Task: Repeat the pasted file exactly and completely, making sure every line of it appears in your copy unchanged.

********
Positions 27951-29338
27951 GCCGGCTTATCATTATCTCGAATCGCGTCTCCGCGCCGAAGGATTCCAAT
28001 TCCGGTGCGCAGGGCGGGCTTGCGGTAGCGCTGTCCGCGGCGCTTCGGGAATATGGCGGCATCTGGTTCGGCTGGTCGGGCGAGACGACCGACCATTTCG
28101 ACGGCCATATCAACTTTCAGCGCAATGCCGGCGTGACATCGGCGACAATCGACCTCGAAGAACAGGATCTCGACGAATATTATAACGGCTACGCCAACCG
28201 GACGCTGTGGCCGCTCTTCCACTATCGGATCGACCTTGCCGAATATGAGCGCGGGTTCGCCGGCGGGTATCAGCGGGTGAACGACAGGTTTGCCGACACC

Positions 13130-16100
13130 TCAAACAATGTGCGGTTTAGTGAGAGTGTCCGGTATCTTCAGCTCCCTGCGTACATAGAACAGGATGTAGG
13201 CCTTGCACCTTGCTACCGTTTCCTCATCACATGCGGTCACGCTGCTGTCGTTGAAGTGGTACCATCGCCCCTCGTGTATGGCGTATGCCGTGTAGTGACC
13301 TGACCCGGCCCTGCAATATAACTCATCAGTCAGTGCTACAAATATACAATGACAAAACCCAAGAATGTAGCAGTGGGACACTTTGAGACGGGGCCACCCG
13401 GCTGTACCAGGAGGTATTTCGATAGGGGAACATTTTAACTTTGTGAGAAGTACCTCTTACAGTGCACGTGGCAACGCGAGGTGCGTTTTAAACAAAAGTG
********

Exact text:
Positions 27951-29338
27951 GCCGGCTTATCATTATCTCGAATCGCGTCTCCGCGCCGAAGGATTCCAAT
28001 TCCGGTGCGCAGGGCGGGCTTGCGGTAGCGCTGTCCGCGGCGCTTCGGGAATATGGCGGCATCTGGTTCGGCTGGTCGGGCGAGACGACCGACCATTTCG
28101 ACGGCCATATCAACTTTCAGCGCAATGCCGGCGTGACATCGGCGACAATCGACCTCGAAGAACAGGATCTCGACGAATATTATAACGGCTACGCCAACCG
28201 GACGCTGTGGCCGCTCTTCCACTATCGGATCGACCTTGCCGAATATGAGCGCGGGTTCGCCGGCGGGTATCAGCGGGTGAACGACAGGTTTGCCGACACC

Positions 13130-16100
13130 TCAAACAATGTGCGGTTTAGTGAGAGTGTCCGGTATCTTCAGCTCCCTGCGTACATAGAACAGGATGTAGG
13201 CCTTGCACCTTGCTACCGTTTCCTCATCACATGCGGTCACGCTGCTGTCGTTGAAGTGGTACCATCGCCCCTCGTGTATGGCGTATGCCGTGTAGTGACC
13301 TGACCCGGCCCTGCAATATAACTCATCAGTCAGTGCTACAAATATACAATGACAAAACCCAAGAATGTAGCAGTGGGACACTTTGAGACGGGGCCACCCG
13401 GCTGTACCAGGAGGTATTTCGATAGGGGAACATTTTAACTTTGTGAGAAGTACCTCTTACAGTGCACGTGGCAACGCGAGGTGCGTTTTAAACAAAAGTG